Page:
Things seem to be getting busier these days. Faster, even. It feels as though there is no escape from being constantly “switched on”, even if we manage to leave the country for a break in the sun. The world expects an instant response, or at least, it can appear that way when we work for ourselves.
But is it the world that’s busy, or our minds? Do we perceive that we must always be alert, available and responsive when actually, it’s not the case at all? These are important notions to ponder during a month that is often quieter than most.
Give yourself permission to rest
It’s crucial to remind ourselves that we must rest. It’s not an indulgence; it’s essential for our wellbeing. We certainly shouldn’t feel bad about taking time off. Because one thing I hear a lot from professionals in the creative industries is the worry that if they stop, they might miss out or feel guilty that they’re not doing anything. But that’s counter-productive. Without proper rest, you’ll only lead yourself to burnout and then you won’t be helpful to anyone, let alone yourself.
“If you want rest, you have to take it. You have to resist the lure of busyness,” says Soojung-Kim Pang in his book Rest: Why You Get More Done When You Work Less. “Make time for rest, take it seriously, and protect it from a world that is intent on stealing it.”
Find peace of mind
“We know the world only through the window of our mind. When our mind is noisy, the world is as well. And when our mind is peaceful, the world is, too. Knowing our minds is just as important as trying to change the world.” These are the wise words of Buddhist monk Haemin Sunim, author of The Things You Can See Only When You Slow Down. He believes that calming the mind can help us slow down.
How do you achieve that if meditation isn’t your thing? Taking a deep breath, observing what’s happening right now, going for a nature walk, leaving your smartphone in another room, having a cup of tea, taking a bath… we all know how to relax but sometimes we need reminding. Take some time out every day to just be in the moment. No distractions, no work, no stress.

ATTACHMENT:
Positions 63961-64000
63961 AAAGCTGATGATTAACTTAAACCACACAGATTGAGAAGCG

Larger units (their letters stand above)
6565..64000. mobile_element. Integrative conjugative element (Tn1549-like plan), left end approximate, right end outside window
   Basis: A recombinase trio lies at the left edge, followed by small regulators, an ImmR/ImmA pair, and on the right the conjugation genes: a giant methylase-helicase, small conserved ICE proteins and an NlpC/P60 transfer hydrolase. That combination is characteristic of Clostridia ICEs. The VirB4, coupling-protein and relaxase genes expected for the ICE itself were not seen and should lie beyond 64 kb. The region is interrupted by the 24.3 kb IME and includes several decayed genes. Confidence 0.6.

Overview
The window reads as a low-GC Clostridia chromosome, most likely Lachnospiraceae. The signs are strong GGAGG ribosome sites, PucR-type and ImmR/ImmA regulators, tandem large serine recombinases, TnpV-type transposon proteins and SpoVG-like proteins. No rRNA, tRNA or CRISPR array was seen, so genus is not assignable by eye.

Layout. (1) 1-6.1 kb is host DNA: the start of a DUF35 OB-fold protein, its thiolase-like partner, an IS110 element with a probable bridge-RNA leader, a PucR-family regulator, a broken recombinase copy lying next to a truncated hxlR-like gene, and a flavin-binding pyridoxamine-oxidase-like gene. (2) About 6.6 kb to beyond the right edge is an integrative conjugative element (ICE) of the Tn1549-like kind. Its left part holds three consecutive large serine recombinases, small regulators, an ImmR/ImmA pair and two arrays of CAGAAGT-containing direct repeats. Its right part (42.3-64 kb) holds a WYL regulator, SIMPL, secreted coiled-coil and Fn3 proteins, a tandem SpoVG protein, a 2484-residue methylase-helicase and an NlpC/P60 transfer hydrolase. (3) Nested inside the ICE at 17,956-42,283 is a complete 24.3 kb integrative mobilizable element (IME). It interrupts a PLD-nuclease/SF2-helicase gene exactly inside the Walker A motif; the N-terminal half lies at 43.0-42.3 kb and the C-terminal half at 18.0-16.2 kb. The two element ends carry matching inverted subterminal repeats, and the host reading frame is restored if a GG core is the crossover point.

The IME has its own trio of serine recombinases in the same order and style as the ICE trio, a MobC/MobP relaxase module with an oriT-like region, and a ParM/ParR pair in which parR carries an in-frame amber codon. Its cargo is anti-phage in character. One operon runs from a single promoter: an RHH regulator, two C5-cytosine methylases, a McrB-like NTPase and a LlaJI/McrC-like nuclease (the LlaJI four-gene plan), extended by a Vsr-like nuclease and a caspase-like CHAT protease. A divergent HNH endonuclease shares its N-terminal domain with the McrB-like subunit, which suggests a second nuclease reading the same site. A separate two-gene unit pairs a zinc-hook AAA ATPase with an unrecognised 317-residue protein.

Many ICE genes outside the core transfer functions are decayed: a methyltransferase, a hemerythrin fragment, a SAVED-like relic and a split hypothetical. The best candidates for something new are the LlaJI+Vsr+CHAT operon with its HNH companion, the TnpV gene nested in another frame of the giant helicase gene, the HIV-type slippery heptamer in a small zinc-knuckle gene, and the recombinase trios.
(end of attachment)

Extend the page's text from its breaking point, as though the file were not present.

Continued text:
Learn how to quieten those whirring thoughts
It’s easier said than done, finding peace of mind when you have so much going on in your life. How can you ever “switch off” and rest if your brain is full of negative thoughts and worries? The key lies in tackling the underlying issue. To recognise that we are in control of our own emotions.
“It is the mind’s job to protect and take care of you, to solve your problems and make sure you’re safe,” explains Sharon Rose Summers, author of Meditation – Deep and Blissful. “So, if you feel a surge of emotional upset, it moves into action, trying to help, looking for the source of the upset – for the problems – and generating solutions.
“Under these conditions, the key to getting the mind to go on standby – to stilling the mind’s compulsive thinking – lies in recognising, accepting, and working with the emotional upset. Once you address the emotional undercurrent, once it is no longer churning inside you, the mind can switch off and quite literally leave you in peace.”
Control those emotions